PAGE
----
Lhatse (town)

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ཆུ་ཤར་ · 曲下镇
国道318 State Road 318 China Xinjiang Urumqi Welcome you to tour the - panoramio (20).jpg
Lhatse is located in Tibet
Coordinates (Quxar Town government): 29°05′18″N 87°38′16″E / 29.0884°N 87.6378°E / 29.0884; 87.6378Coordinates: 29°05′18″N 87°38′16″E / 29.0884°N 87.6378°E / 29.0884; 87.6378
CountryPeople's Republic of China
Autonomous regionTibet
Prefecture-level cityShigatse
Time zoneUTC+8 (CST)

The new town of Lhatse or Lhatse Xian, also known as Quxar (Tibetan: ཆུ་ཤར་, Quxia (Chinese: 曲下镇; pinyin: Qūxià Zhèn), or Chusar, is a small town of a few thousand people in the Tibet Autonomous Region in the valley of the Yarlung Tsangpo River in Lhatse County, 151 kilometres (94 mi) southwest of Shigatse and just west of the mountain pass leading to it. Lhatse is 4,050 metres (13,290 ft) above sea-level.[1]


The modern town is 10 kilometres (6.2 mi) south of the old village of Lhatse and the small Gelug monastery of Lhatse Chö Dé (Wylie: lha rtse chos sde). Above the monastery are the ruins of the old dzong or Drampa Lhatse (Wylie: gram pa lha rtse) or Dzong Lhatse (Janglache or Lhatse Dzong), which is on a rock 150 metres (490 ft) high at the opening of the Yarlung Tsangpo Canyon.[2][3] At the western end of the town is another small monastery, Changmoche.

10 kilometres (6.2 mi) east of Lhatse are the Xiqian Hot Springs, widely renowned for their healing properties.[4]

Further east are the ruins of the Drampa Gyang (Wylie: gram pa rgyangs) Monastery, one of King Songtsän Gampo's main geomantic temples built in the 7th century. It was thought to pin down the troublesome left hip of the ogress whose body lay under all the high plateau with her heart located under the Jokhang in Lhasa.[5] It once housed an image of Vairocana.[6]

Near this spot in the 14th century the tertön or treasure finder, Sangpo Drakpa, discovered the popular Nyingma text by Padmasambhava called the Leu Dunma, which is a collection of prayers and devotions. To the north are the massive ruins of the Gyang Bumoche or Gyang Bumpoche, once 20 metres (66 ft) high,[7] which was built in the style of the Kumbum by the Sakya Sonam Tashi (1352-1417) and the polymath and bridge builder, Thang Tong Gyalpo (1385-1464), and decorated in the Lato style of painting.[8] This Jonang-school stupa was also called Tongdrol Chempo ('The Great Chorten that Gives Liberation by Setting Eyes upon It').[9]

East of the ruins of the kumbum is the reconstructed Phuntsoling Monastery which was once attached to it. The main monastery and kumbum were restored and expanded by the renowned historian Taranatha (1575-1634) of the Jonang school. Under the 5th Dalai Lama (1617 – 1682), the Jonang school was suppressed and it was converted to the Gelug after Taranatha's death.[10]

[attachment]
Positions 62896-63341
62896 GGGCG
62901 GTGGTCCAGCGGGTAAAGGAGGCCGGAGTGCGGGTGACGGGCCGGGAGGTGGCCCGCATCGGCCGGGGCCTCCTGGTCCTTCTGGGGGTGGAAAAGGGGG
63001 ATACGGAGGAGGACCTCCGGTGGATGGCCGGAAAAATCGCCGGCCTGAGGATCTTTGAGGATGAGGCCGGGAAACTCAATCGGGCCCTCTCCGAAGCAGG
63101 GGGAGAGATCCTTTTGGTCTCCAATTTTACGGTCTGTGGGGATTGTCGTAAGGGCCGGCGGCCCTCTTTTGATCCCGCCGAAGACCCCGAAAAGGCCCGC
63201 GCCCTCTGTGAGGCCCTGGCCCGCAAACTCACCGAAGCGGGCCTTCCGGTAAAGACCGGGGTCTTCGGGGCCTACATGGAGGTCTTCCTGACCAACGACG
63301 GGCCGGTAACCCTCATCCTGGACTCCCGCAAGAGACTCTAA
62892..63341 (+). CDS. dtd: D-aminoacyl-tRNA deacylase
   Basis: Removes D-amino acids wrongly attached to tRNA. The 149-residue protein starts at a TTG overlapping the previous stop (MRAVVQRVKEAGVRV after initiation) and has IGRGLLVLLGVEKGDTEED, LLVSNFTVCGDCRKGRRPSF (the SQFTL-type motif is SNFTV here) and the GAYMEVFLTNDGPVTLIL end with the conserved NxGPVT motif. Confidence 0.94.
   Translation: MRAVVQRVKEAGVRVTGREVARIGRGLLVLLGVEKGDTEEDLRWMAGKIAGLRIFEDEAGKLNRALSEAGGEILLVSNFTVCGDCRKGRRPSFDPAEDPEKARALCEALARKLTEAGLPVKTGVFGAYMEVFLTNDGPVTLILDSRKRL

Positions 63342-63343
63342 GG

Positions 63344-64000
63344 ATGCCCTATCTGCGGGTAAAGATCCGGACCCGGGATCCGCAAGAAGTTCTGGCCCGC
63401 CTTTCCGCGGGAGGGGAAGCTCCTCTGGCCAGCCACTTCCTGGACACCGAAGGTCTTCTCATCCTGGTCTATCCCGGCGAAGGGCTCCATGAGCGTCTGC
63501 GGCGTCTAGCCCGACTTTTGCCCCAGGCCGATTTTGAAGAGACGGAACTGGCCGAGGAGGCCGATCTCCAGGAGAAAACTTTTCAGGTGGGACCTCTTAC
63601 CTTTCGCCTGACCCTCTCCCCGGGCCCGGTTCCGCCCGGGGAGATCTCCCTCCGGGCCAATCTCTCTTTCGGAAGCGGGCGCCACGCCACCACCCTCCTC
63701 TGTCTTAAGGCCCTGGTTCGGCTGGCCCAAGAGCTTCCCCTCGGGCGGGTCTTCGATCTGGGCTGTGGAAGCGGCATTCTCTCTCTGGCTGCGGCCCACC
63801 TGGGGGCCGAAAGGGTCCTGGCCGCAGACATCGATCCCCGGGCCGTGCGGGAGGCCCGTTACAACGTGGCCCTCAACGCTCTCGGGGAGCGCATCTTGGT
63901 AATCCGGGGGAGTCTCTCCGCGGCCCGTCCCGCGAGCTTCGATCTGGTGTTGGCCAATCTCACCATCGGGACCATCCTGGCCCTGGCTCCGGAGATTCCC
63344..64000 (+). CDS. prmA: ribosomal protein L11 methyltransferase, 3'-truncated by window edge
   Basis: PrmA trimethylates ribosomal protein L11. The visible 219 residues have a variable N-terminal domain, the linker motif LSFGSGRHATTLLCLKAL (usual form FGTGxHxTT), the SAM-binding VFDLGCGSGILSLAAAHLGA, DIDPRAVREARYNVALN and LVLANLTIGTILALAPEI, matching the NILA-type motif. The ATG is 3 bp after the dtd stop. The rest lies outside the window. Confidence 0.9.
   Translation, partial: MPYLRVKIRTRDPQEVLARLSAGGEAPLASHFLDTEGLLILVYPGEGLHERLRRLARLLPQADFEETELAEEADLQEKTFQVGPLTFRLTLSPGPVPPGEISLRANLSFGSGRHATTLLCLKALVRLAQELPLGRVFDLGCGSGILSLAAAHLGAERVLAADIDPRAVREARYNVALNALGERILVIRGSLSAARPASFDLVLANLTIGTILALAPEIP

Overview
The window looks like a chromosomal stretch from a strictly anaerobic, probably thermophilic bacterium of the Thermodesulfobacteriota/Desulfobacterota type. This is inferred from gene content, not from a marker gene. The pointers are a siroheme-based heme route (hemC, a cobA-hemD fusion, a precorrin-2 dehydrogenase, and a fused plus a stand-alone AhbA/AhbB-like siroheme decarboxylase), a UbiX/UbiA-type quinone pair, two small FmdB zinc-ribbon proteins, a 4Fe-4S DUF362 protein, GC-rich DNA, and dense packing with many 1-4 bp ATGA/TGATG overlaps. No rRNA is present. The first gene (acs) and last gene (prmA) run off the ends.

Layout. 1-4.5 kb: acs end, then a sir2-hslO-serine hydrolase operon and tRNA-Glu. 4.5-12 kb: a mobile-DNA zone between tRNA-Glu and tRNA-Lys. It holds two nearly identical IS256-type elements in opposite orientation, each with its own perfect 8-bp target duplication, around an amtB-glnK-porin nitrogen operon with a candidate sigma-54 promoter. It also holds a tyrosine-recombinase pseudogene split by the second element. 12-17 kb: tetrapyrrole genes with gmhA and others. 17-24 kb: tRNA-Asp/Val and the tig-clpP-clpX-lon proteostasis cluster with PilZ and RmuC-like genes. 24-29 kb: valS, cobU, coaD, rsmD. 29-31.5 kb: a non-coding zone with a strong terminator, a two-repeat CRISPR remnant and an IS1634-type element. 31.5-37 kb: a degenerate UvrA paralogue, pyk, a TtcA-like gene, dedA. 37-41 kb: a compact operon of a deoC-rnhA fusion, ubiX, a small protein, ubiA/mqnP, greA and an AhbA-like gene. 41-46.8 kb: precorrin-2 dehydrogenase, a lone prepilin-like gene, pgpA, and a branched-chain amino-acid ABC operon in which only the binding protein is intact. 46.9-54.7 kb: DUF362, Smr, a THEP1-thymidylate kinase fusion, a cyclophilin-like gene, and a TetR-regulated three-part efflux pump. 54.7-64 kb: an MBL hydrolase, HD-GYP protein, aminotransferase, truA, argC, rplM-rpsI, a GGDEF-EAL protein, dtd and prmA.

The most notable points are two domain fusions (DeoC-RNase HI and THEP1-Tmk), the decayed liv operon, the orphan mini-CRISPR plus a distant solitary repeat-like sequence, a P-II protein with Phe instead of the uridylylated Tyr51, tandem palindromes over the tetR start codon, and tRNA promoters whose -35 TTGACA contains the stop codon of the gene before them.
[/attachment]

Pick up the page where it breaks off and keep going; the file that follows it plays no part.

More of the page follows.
Further east is a little valley where there was previously a Nyingma gompa and hermitages, above which is the large cave of Gyang Lompo Lung which contains a shrine. The whole valley was, however, deserted in 1985.[11]

Because the roads to Mount Everest and to Mount Kailash divide just west of Lhatse, the town is a common lunch stop for tour groups heading to those locations.[citation needed] Buddhist festivals are sometimes held at the monastery, drawing inhabitants from the surrounding region. There are several hotels and restaurants in the town.

Sister city[edit]

In 2010, the French city of Salles-sur-Garonne became a sister city of town of Lhatse.[12]

Notable citizens[edit]

Born in Lhatse, Geshe Tenzin Sherab escaped over the Himalaya to exile in India where he obtained his Lharampa Geshe degree and after his "commitments were fulfilled at Sera Je, he arrived in Deer Park in early May 2013 before His Holiness’ visit. Geshe Tenzin Sherab-la serves as the current resident teacher..." at the Deer Park Buddhist Center in Oregon, Wisconsin.[13]


  1. ^ Mayhew and Kohn (2005), p. 185.
  2. ^ Dowman (1988), pp. 277-278.
  3. ^ Dorje (1999), p. 289.
  4. ^ Mayhew and Kohn (2005), pp. 185-187.
  5. ^ * Mayhew and Kohn (2005), pp. 96, 187.
  6. ^ Dorje (1999), p. 288.
  7. ^ * Mayhew and Kohn (2005), p. 187.
  8. ^ Dorje (1999), p. 289.
  9. ^ Dowman (1988), p. 279.
  10. ^ Dowman (1988), p. 279.
  11. ^ Dowman (1988), pp. 278-279.
  12. ^ Des communes françaises parrainent des communes au Tibet
  13. ^ "Geshe Tenzin Sherab". www.deerparkcenter.org. Archived from the original on 19 October 2016. Retrieved 2018-03-15.


  • Dorje, Gyume. (1999). Footprint Tibet Handbook with Bhutan. Footprint Handbooks, Bath, England. ISBN 0-8442-2190-2.
  • Dowman, Keith. 1988. The Power-Places of Central Tibet: The Pilgrim's Guide. Routledge & Kegan Paul. London. ISBN 0-7102-1370-0 (ppk).
  • Mayhew and Kohn (2005). Tibet. Bradley Mayhew and Michael Kohn. 6th edition. Lonely Planet. 1st Edition 1986.

External links[edit]